Graceland in Memphis 2006
Paris and I went to Memphis in May of 2006. I wanted to go to Graceland, and Paris wanted to go to Beale Street. After knowing each other for 20 years and being married for nine, this was our first plane trip together, and my first trip post 9/11. The following essay will not be a blow-by-blow description, but rather a recap of highlights and lowlights of our vacation in Memphis. Any "sexy" photos seen below were either taken in the Burning Love Suite, the Peabody Hotel, or were a commercialized illusion.
I decided we would stay at Heartbreak Hotel, which is practically across the street from Graceland, and really is only minutes from the airport. I had booked a "regular" room for two nights, and had also booked The Burning Love Suite for Friday night. There were four choices of suites to choose from, but only the one with the most embarrassing name was available, so I took that as a sign from God and said okay and reserved the Burning Love Suite.
The hotel, at first, second and third sight was pretty heartbreaking. Our first bad feeling hit as we pulled into the parking lot via the shuttle and passed a parking lot with a bunch of RV's. The exterior of the hotel was also disappointing -- it looked like one of those 70's buildings that was meant for one thing and turned into something else. The interior was pretty bleak as well. The walls were gold and drab plum and looked neglected.
This is us in front of a picture of the gates, which sort of had a Six Flags quality to it. The irony is that Graceland is much prettier in real life, and the grass was emerald-green.
Our worst fear materialized instantly when we took our place in line to check in. In front of us was a family with a "special" person who turned around to gape at me. It made me think of John Lennon and how he felt about "special" people being lined up backstage so that he and the other Beatles could give their blessings to unfortunate souls who also happened to see famous artists as miracles who presumably had the power to bestow health and happiness unto others. Given this was my first encounter with a fellow Elvis fan, I was pretty nervous about what to expect for the next few days. Thankfully, that encounter was brief and did not repeat itself the entire time we were in Memphis.
I had hoped that with a name like Heartbreak Hotel (which offers individualized rooms all decorated with an Elvis motif) the place would be just decadent enough that some fairly hip people must stay there, but if that's true, it's only on weekends. (We checked in on Wednesday, which seems to be an AARP Special.) Looking back on it now, Paris and I both realized we had sort of been expecting Elvis wallpaper and lamps with bobbing Elvis heads. For an exploitation hotel, Heartbreak Hotel was fairly conservative and almost tasteful. However, that's giving the Heartbreak too much credit, because the taste factor is currently controlled by the Elvis Presley Estate. If the Heartbreak Hotel can be said to be tasteful, it is by accident rather than intention.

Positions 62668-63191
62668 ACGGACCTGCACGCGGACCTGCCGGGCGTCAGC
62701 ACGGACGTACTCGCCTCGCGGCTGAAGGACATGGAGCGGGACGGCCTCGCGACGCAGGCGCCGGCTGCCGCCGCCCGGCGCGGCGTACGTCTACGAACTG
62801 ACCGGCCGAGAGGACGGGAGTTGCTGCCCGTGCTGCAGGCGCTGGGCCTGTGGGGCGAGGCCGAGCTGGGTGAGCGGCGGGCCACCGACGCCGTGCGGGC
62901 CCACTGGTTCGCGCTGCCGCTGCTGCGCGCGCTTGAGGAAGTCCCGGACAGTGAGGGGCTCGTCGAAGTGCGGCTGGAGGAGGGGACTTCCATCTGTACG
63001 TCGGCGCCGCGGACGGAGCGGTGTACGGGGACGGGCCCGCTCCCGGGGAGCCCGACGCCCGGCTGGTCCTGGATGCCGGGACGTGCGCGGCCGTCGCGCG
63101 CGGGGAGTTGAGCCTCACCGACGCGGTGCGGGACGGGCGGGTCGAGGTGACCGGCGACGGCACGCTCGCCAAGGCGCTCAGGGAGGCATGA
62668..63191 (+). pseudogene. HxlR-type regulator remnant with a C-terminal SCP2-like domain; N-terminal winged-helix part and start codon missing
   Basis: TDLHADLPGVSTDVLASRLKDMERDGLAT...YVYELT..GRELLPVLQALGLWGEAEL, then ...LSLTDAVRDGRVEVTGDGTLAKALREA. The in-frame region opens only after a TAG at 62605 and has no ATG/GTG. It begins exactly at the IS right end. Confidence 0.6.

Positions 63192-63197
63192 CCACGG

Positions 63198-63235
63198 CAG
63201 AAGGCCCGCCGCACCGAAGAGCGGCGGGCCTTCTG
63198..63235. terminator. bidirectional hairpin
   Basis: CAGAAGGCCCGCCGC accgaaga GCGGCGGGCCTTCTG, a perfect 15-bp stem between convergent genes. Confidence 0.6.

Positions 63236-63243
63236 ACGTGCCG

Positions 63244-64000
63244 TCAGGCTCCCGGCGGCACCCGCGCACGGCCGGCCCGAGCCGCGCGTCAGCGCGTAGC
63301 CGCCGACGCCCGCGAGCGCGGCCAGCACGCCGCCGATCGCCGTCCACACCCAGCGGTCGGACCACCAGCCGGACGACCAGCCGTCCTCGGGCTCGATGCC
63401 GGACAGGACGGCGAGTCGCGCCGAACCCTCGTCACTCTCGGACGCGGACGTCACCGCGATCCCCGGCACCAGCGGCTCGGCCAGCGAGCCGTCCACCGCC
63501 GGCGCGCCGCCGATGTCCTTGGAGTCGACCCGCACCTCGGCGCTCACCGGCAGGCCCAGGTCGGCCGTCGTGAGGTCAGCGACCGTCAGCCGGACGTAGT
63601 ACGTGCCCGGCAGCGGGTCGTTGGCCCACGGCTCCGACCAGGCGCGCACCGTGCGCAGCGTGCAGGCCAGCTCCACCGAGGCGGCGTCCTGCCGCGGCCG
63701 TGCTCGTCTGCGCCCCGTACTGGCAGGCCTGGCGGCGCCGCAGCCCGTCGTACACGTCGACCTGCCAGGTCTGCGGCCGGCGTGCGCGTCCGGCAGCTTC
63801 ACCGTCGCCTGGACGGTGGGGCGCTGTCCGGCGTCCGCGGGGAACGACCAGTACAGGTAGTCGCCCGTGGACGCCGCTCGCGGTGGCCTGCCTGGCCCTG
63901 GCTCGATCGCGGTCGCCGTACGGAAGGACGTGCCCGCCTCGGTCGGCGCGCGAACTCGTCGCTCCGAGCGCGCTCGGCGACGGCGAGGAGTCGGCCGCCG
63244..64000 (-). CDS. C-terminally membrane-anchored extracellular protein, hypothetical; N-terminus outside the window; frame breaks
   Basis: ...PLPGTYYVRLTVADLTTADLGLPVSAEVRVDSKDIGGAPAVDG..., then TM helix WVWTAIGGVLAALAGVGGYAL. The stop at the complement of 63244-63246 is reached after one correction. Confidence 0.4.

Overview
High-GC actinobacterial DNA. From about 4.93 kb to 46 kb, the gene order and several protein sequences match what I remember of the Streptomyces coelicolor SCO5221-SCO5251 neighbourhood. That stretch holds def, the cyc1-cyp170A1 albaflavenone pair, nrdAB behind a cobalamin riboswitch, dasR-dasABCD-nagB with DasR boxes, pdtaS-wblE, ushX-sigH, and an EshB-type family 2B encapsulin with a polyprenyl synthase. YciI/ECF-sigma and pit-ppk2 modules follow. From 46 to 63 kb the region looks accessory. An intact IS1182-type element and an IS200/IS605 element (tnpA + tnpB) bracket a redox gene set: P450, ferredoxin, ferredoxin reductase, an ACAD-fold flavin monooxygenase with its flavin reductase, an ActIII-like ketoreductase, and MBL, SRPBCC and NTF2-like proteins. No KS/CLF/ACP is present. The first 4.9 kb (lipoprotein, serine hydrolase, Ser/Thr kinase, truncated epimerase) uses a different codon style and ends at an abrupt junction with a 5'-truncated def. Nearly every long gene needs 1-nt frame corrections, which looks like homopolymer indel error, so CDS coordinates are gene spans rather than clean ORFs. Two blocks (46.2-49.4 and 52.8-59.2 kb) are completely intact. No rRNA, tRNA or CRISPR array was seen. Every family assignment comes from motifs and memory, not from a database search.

The payphone didn't work, and neither did the vending machines. There was no room service, and the bar closed at 10 p.m. Eventually Paris scoped out the local KFC and liquor store, so we spent the last couple of days comfortably. We never did figure out how the in-house telephones worked. There was one elevator to service the entire building, and we took the stairs rather often. We did wonder (but didn't ask) if the hotel had hosted any Katrina evacuees, as so many in Memphis did.
The entrance to the Burning Love Suite. We actually had adjoining suites, which means we had a combo of Burning Love and Deco. Burning Love was what you would expect; the Deco Suite was a vampire Goth's dream come true. There were lots of mirrors, and a red, silver and black motif.
Our first full day in Memphis started by walking across a parking lot to go to the Graceland Visitor Center. This is where one purchases tickets to go to Graceland and to board a shuttle to cross the street. Before embarking, every passenger is handed a self-guided tour device that is very reminiscent of The Who's Tommy. I asked Paris, "Where's the cork?" Before we got on the bus, we were told to pose in front of a fake backdrop of the Graceland gates, which is too baroque for words, since the real gates were in full view less than 50 yards from us.
We got on the bus and crossed the street to enter Graceland proper. I immediately appreciated the emerald green grass and sloping lawns, and the full trees. I wondered what Elvis would have thought of seeing the trees that were planted in 1957 turned into real trees that looked permanent and inevitable almost 50 years later. From the outside, Graceland looks incredibly elegant, actually old-fashioned, and surprisingly small, which is an illusion and probably goes with the illusion that Elvis was a BIG guy because he had such a BIG personality.